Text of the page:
Finally, it was time for back-to-school, as Oakland teachers rallied for a new contract, while students protested the discontinuation of the free supper program, which many students rely on for an evening meal, and cuts to several after-school sports. There was some surprise good news, too: the district discovered a budget surplus after making cuts earlier this year, and we told the story of one East Oakland middle school that’s managed to retain its teachers despite the high turnover level in the district. The school district moved ahead on the construction of a new central kitchen to supply healthy food to students.


Two more major fires swept through The Village encampment, one in September and one in November, increasing criticism of the camps and focusing public attention on many other health and safety hazards at the camps. Many people living in the camps raised concerns about their cars, which serve as their shelters, being towed, and protested city attempts to shut down unsanctioned camps, in favor of moving people into “Tuff Sheds” cabin sites. Meanwhile, the city council once again declared a state of emergency on homelessness and voted to allocate more money to emergency shelters.

In other city news, a scandal erupted when people learned that the sheriff’s office had been secretly taping private conversations between people and their attorneys, protesters rallied against local law enforcement’s annual Urban Shield tactical exercise and called for an audit of the sheriff’s office, protested plans to ship coal through Oakland’s port, and criticized BART for new surveillance-related security measures in the wake of Nia Wilson’s murder at a BART station this summer. Meanwhile, city officials declared that Oakland’s Operation Ceasefire anti-violence campaign was working, after a study linked an approximately 30 percent drop in gun-related homicides since 2013 to the program.

Local workers spoke about their experiences as undocumented immigrants, residents pooled funds to open a new West Oakland grocery store, the Bay Area scooter industry took off, Oakland’s museum launched a unique billboard art program as well as a day for telling neighborhood stories, and volunteers from a new equity task force went door-to-door to gather Oaklanders’ concerns about racial disparities. We met the folks of Radically Fit, Oakland’s new inclusive gym, and learned about a monthly free food giveaway in East Oakland, attempts to establish a free mesh internet network, the legal gray space occupied by people trying to sell home-cooked meals, the fat activism of Caleb Luna, and what happens at the “Bulky Block Party” to Oaklanders old sofas.

The massive Camp Fire, the most destructive wildfire in state history, also destroyed entire neighborhoods throughout the North Bay, as Oakland firefighters responded to help. In other environmental news, we covered West Oakland’s attempts to improve air quality (which was worsened by this season’s fires) and an unusual art project called “Mutual Air.”

The highlight of the fall was covering the campaign season, as activist Cat Brooks challenged incumbent Mayor Libby Schaaf from among a field of ten candidates. A new voter registration drive reached out to homeless Oaklanders to help them register to voteOakland hotel workers joined in a national strike, as voters passed Measure Z to improve their wages and on-the-job safety. Meanwhile, many city officials supported Measure W, an effort to tax the owners of vacant lots to raise money for assisting the homeless and fighting blight. Two measures to fund childcare went down to defeat, although the difficulty of finding affordable childcare persists for Oakland parents, especially those who are low-income or work outside of traditional business hours.  (In a follow-up-twist to the 2016 election season, we told the story of a mysterious campaign to protest Oakland’s newly-instated “sugar tax” on sodas and other sweet drinks.)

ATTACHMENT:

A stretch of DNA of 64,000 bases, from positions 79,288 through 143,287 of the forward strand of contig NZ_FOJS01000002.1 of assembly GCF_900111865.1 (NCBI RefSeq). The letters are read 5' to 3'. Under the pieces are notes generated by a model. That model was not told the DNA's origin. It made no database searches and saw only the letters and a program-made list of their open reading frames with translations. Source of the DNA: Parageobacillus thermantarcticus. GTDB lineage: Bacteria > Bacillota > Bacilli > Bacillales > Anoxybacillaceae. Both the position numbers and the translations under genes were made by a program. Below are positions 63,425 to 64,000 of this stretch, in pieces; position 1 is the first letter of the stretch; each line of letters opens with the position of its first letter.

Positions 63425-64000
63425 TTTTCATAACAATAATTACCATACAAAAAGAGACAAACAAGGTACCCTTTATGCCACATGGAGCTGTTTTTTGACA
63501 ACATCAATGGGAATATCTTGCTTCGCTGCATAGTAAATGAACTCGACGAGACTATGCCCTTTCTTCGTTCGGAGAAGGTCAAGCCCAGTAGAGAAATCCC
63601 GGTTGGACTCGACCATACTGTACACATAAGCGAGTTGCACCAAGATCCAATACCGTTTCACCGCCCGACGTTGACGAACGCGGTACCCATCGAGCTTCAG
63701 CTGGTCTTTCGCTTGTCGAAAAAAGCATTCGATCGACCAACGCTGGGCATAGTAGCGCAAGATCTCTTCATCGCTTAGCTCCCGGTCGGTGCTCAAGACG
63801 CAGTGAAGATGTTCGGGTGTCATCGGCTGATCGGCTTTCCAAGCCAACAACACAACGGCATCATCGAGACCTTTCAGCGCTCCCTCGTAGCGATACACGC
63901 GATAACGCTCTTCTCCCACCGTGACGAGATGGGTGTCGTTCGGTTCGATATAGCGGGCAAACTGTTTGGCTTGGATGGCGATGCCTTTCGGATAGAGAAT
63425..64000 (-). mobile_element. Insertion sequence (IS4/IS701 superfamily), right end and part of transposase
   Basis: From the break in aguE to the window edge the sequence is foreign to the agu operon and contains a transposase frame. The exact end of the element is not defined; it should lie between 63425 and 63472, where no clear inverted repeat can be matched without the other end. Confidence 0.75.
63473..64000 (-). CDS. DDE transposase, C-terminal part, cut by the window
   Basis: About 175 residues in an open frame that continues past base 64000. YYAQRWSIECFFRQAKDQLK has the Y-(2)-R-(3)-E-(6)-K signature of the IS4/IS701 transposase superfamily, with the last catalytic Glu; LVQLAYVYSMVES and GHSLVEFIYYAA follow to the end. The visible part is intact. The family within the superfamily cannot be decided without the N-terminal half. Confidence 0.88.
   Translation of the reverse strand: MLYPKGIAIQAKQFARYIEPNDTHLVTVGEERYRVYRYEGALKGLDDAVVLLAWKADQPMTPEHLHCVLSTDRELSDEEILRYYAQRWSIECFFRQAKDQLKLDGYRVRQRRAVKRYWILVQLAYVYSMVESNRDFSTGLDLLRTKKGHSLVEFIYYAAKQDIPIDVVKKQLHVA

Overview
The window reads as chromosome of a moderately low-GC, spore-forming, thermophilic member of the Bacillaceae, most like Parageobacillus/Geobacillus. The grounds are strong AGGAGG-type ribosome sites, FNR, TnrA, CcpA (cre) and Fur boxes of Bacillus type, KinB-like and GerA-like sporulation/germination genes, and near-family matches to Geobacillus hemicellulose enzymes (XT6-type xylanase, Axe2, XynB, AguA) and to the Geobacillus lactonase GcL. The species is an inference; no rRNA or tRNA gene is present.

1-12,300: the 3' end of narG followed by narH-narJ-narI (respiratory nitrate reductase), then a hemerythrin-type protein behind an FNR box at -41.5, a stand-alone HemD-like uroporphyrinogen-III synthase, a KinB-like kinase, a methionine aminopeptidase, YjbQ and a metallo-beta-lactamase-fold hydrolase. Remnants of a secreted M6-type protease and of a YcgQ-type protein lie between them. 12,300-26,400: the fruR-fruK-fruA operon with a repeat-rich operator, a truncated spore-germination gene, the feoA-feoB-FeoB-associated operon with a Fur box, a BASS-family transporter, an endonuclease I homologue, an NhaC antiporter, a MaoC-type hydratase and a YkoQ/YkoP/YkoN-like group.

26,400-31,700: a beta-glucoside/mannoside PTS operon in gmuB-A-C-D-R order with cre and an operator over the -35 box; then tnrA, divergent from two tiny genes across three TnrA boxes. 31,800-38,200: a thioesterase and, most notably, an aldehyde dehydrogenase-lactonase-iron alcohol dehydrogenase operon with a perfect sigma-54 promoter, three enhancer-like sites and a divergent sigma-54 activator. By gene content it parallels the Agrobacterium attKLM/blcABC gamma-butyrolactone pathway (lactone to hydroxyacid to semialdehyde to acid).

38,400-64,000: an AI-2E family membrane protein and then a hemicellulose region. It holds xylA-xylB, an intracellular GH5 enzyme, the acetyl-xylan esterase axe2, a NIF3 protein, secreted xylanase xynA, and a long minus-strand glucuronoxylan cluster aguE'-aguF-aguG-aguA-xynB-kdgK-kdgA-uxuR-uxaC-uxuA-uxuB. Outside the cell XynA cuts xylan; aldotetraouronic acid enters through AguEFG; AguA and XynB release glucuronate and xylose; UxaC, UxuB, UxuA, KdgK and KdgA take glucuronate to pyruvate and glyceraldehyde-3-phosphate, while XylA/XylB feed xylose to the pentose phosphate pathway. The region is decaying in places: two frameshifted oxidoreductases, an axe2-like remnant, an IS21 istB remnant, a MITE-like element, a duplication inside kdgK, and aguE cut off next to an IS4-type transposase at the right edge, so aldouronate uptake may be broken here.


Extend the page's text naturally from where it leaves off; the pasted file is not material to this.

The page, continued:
In the end, the incumbent mayor and council members swept the field. The biggest predictor of who won in Oakland wasn’t how much money each candidate raised; it was how much outside PACs (political action committees) spent to promote them.

Our most-read story of the fall season? This story about an Oakland teacher who wrote a Spanish-language book teaching kids about gender-neutral pronouns.


Every winter, our students tackle a major multimedia project, focusing on an issue that matters deeply to Oakland residents. This fall, they brought us stories about Oakland’s school nurse shortage, a novel attempt to address homelessness among college students by building tiny “pocket houses,”  the effect that incarceration can have on the families of people in prison, the immigrant family behind Oakland’s Shrimp Falafel Mix truck and how food trucks can help families like theirs start American businesses.

They also took us behind the scenes at holiday craft fairs, the secret engine behind most Oakland artisan’s economic survival, introduced us to three Bay Area faith leaders who are leading a “New Sanctuary Movement” to help immigrants and refugees, told us the story of an Oakland teenager who is building an app to help foster youth get to college, and brought us into the world of environmental activists who are developing a plan to clean up West Oakland’s air.

Thank you for supporting community journalism!
We wish you the best for 2019.

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Photo by Basil D Soufi
Oakland North

Oakland North is an online news service produced by students at the UC Berkeley Graduate School of Journalism and covering Oakland, California. Our goals are to improve local coverage, innovate with digital media, and listen to you–about the issues that concern you and the reporting you’d like to see in your community. Please send news tips to: